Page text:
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Jesse Stone: Benefit of the Doubt

Discussion in 'Now Playing - TV Show Talk' started by Gary McCoy, May 5, 2012.

  1. Gary McCoy

    Gary McCoy Active Member

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    Jun 4, 2003
    San Jose, CA
    For those of you who are fans of the late Robert B. Parker's detective stories (Spenser, Jesse Stone, Sunny Randall, etc.), the eighth Jesse Stone movie Jesse Stone: Benefit of the Doubt will be broadcast in HD on Sunday May 20 on primetime CBS.

    Teaser: http://www.imdb.com/video/cbs/vi273589017/

    Unlike the first four films, the fifth through eighth movies are original scripts, not based on a Parker novel.

    Tom Selleck reprises his role as Jesse Stone, the Chief of Police in the New England small town of Paradise, Mass. The stories are beautifully filmed in HD with a solid supporting cast that includes Viola Davis and Kathy Baker as deputies. The Jesse Stone novels are tight and stylish "police procedural" stories, fully adult in nature and well written. Jesse Stone is a complex character who struggles with an alcohol addiction, his feelings for his ex-wife, his demanding job, and a series of beautifull girlfriends. Tom Selleck is at least 20 years older than the Jesse Stone character in the novels, but I'll have to say he has been uniformly excellant in the first seven films.

    No, these are not action films. Most often, Jesse fires a single shot in a scene near the end of the film.

    If you missed the prior broadcasts these were the earlier films:

    Stone Cold (2005, available on DVD)
    Jesse Stone: Night Passage (2006, available on DVD)
    Jesse Stone: Death In Paradise (2006, available on DVD)
    Jesse Stone: Sea Change (2007, available on DVD)
    Jesse Stone: Thin Ice (2009, available on DVD)
    Jesse Stone: No Remorse (2010, available on DVD)
    Jesse Stone: Innocents Lost (2011, available on DVD)

    Note: If you want to catch up, view Jesse Stone: Night Passage first, as the novels were filmed out of order, and Night Passage is the series beginning, relating how a drunken Los Angeles homicide cop got his job after a painfull divorce.

    For reference, the Robert B. Parker novels are:

    Night Passage (1997)
    Trouble In Paradise (1998)
    Death In Paradise (2001)
    Stone Cold (2003)
    Sea Change (2006)
    High Profile (2007)
    Stranger in Paradise (2008)
    Night and Day (2009)
    Split Image (2010)

    Don't forget to set your TiVo's for the HD broadcast, Sunday May 20.
     
  2. Graymalkin

    Graymalkin Grumpy Poster

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    Mar 20, 2001
    Northern...
    Just waiting for Chief Jesse Stone and Commissioner Frank Reagan to cross paths at a police chiefs' convention. And perhaps throw in Honolulu Police Chief Thomas Magnum for a bonus. :D
     
  3. mattack

    mattack Active Member

    20,734
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    Apr 9, 2001
    sunnyvale
    FYI, I just checked instantwatcher.com, and Night Passage, Death in Paradise, and Stone Cold are available on netflix streaming. I don't even have streaming, but this is the kind of thing I wouldn't mind watching on streaming vs on dvd. I suspect there aren't commentaries or other useful extras on TV movies.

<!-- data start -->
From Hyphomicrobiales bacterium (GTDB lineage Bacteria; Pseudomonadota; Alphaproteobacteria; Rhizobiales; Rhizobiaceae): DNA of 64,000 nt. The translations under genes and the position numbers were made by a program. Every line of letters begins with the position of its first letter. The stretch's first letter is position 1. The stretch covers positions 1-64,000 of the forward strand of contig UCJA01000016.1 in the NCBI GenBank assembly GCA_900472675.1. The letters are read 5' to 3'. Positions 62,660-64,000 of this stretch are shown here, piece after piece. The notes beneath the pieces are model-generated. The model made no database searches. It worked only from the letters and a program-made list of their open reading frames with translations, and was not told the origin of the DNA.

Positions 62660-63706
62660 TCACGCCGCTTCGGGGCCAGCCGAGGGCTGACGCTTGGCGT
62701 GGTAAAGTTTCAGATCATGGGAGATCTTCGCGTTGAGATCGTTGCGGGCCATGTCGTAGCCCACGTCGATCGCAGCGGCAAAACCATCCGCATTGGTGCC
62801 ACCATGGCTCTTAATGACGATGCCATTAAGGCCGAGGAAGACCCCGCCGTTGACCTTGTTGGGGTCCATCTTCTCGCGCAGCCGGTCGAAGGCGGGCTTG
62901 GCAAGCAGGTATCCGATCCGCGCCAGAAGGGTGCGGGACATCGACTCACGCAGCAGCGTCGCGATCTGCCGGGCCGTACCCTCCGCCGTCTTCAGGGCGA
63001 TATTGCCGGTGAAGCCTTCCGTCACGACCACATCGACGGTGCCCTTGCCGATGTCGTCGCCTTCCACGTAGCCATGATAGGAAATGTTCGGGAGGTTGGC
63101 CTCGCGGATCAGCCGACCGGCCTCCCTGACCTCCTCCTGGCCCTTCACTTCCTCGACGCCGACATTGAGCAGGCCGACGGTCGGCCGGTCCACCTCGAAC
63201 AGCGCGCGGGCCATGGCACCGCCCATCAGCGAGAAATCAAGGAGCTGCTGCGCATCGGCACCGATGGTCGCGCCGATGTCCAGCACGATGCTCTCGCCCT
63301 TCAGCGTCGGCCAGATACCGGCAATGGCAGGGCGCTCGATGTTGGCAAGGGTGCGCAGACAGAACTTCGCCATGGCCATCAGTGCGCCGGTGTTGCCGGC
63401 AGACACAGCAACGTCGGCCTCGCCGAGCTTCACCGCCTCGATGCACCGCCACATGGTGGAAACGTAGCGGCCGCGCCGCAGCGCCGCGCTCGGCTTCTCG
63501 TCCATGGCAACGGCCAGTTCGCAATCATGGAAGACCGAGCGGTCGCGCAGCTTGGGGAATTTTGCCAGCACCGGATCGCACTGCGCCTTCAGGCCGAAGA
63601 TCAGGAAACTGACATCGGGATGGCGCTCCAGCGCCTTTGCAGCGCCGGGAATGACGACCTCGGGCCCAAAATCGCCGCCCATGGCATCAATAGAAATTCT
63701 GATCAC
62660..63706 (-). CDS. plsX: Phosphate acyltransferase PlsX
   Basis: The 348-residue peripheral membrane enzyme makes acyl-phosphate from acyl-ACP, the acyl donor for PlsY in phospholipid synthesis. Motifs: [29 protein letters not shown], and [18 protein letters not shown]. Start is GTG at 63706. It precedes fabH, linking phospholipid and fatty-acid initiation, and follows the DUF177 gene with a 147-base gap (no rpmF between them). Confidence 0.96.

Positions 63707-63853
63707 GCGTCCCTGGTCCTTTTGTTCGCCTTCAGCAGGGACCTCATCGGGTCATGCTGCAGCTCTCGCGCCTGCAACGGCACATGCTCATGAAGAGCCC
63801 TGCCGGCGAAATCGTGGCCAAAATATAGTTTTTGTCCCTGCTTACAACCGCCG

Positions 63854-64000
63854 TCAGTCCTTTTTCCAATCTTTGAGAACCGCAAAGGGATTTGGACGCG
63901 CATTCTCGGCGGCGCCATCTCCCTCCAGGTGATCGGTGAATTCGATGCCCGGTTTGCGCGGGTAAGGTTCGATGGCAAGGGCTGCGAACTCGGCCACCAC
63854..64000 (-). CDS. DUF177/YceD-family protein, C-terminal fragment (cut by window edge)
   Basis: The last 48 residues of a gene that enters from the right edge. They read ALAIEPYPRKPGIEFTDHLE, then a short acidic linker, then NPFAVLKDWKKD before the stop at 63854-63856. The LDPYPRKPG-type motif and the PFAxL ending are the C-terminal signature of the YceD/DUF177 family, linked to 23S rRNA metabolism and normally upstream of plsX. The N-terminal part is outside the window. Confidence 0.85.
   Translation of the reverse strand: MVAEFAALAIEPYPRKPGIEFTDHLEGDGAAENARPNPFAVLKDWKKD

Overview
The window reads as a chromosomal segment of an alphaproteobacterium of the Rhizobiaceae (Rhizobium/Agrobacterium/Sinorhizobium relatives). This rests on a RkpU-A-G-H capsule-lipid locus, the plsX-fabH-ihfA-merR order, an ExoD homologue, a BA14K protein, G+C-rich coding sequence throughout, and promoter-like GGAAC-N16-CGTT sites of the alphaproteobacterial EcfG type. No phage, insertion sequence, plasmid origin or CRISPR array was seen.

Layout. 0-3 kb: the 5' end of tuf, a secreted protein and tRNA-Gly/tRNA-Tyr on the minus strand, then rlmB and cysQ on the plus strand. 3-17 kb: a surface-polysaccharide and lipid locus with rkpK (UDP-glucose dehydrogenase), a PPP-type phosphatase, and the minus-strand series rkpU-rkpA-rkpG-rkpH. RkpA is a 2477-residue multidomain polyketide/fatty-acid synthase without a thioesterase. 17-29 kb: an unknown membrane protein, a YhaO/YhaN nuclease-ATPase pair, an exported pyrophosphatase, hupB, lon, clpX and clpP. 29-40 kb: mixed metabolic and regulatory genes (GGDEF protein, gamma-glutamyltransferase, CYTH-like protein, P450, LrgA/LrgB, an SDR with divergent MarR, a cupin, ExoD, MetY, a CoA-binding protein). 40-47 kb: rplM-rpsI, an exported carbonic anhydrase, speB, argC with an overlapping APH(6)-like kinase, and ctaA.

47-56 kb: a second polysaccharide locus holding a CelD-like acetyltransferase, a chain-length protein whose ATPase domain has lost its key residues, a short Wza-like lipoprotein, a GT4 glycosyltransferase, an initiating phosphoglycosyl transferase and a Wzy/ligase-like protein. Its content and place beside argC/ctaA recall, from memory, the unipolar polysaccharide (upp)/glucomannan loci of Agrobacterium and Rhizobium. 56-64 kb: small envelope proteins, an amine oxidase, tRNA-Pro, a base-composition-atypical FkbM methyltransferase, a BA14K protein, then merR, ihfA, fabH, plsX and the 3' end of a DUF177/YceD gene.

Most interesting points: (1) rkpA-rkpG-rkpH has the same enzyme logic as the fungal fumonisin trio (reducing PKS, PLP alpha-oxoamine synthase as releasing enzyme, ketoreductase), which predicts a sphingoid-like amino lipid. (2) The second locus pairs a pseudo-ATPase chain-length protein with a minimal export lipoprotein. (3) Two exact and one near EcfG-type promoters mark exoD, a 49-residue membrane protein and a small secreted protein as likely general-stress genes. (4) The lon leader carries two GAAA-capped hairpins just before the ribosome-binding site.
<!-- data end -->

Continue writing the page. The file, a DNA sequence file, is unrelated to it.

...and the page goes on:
(I'm not even sure how many of these I've seen.. I think only a very few.)
     
  4. Gary McCoy

    Gary McCoy Active Member

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    Jun 4, 2003
    San Jose, CA
    I tried watching the streaming versions you mentioned but the video quality suffers greatly from the data compression used for streaming. I reccomend that you order the NetFlix DVDs as a better alternative. This series is shot on HD video, really has great Cinematography, and the area of Nova Scotia that subs for the Massachusetts setting has absolutely gorgeus scenery.

    In truth, even the DVD versions are noticeably inferior to the original HD broadcast, and there are no BluRay disks available. CBS typically broadcasts this series on the Premier date, and repeats it once some months later.
     
  5. mattack

    mattack Active Member

    20,734
    4
    Apr 9, 2001
    sunnyvale
    I almost never record anything in HD, even when I do have a working 1+ TB drive in my Tivo.. takes up way too much space. (RARELY I record a music show that one of my wishlists catches..)
     
  6. Gary McCoy

    Gary McCoy Active Member

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    Jun 4, 2003
    San Jose, CA
    For what it's worth, I found the plot of the latest movie to be extremely sparse. Yes, I know that is Robert B. Parker's style, but there can be too much of a good thing. I would have appreciated a few more details in this latest case, it felt like a half movie.
     
  7. Graymalkin

    Graymalkin Grumpy Poster

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    Mar 20, 2001
    Northern...
    "Extremely sparse" is putting it mildly. The dog got more screen time than anyone else!

    However, the repeated "I don't think I ever said that" was great.
     
  8. Gary McCoy

    Gary McCoy Active Member

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    Jun 4, 2003
    San Jose, CA
    Exactly. I got it, he bottomed out morale-wise and then recovered, aided by a relationship with sultry torch singer "Thelma". Then he figured out who the real boss of the drug trade was, survived the attempted hit, killed the hit man, and Luther "Suitcase" Simpson returned. But it was all so sparse it seemed like some scenes were missing.

    Either the writing or the editing seems to have been a notch downward in quality this time. Still some great shots of the landscape of Nova Scotia.
     

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